Biden: I was against the ad before I was for it!
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"I thought that was terrible by the way," he said. "If I'd have had anything to do with it, we never would have done it."
The ever-helpful McCain communications team -- rivaled only by the always-helpful Obama communications team -- seized on the remarks, sending out emails making sure the press corps was aware of the Biden-Couric exchange. As a bonus, they included a statement from a McCain spokesman complete with another dig at the New York Times (which appeared to be the talking point of the day).
"While the New York Times and other media outlets were silent in the face of Barack Obama's shameless and dishonorable attack on John McCain, even Obama's own running mate has now condemned the ad as 'terrible,' admitting he never would have approved it," spokesman Brian Rogers said. "Barack Obama has brought the sleazy gutter politics of Chicago to our national stage, exposing his call for a ‘new politics’ as a lie and embarrassing even his own running-mate with the low road campaign he's running."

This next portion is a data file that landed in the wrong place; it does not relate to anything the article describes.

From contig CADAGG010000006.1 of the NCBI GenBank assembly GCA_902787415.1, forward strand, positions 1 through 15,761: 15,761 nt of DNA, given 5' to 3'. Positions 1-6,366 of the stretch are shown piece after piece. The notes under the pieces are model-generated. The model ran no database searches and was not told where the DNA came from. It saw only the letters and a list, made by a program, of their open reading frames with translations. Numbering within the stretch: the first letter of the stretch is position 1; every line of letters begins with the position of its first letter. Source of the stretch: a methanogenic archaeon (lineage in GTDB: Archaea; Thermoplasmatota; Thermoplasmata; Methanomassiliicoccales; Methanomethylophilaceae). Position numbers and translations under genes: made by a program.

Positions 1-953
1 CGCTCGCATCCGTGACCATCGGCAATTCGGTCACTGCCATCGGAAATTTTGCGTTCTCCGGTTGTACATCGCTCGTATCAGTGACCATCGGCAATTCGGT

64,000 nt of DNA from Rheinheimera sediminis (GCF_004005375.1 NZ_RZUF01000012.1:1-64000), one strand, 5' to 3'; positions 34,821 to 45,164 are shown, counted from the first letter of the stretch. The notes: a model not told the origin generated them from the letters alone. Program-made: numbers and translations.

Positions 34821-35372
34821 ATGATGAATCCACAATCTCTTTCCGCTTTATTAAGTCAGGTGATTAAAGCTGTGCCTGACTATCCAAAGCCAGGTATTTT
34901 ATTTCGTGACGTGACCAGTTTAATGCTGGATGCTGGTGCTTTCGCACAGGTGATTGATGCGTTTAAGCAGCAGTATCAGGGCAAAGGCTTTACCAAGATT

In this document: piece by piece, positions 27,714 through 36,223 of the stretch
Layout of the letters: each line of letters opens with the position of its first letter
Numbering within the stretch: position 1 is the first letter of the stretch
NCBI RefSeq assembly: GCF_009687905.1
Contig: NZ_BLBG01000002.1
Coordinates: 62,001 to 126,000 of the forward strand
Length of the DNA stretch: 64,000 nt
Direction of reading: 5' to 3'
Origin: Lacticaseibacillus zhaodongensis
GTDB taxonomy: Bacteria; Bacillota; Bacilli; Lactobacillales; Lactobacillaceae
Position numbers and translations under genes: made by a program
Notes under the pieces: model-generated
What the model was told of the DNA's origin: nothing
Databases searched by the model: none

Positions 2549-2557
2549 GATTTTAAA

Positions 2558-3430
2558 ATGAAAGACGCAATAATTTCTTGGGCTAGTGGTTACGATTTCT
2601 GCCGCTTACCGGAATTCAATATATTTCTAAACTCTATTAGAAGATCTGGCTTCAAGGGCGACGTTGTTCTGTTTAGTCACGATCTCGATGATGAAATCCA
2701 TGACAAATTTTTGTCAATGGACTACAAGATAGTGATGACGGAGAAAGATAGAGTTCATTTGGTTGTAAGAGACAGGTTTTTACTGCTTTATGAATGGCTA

If the story had ended there, Biden could have appeared above the fray -- someone who is not afraid to criticize his own campaign if necessary. A "I call it like I see it" guy. His statement could have been viewed as refreshing candor in a sea of negativity and spin.
Not so fast
Of course with Joe Biden it's not that easy. He was apparently commenting on a commercial he had never seen. At least that's the spin now.
In a late night email from the Obama camp, a new Biden statement emerged.
"I was asked about an ad I'd never seen, reacting merely to press reports," Biden explained. "Having now reviewed the ad, it is even more clear to me that given the disgraceful tenor of Senator McCain's ads and their persistent falsehoods, his campaign is in no position to criticize..."
The sudden change of heart makes you wonder: If it were up to Biden, would he have reversed his position? Or did the Obama communications team deem it necessary to pull the U-turn?
The ad in question entitled "Still" brings back the early '80s complete, with disco balls, Rubik’s cubes, turntables, and a freshman congressman named John McCain.
The ad reads: "Things have changed in the last 26 years, but McCain hasn't. He admits he doesn't know how to use a computer, can't send an email."
The video clip of the Biden-Couric exchange is below.
Usually, it's one campaign reacting to another campaign's ads. On this one, things came full circle.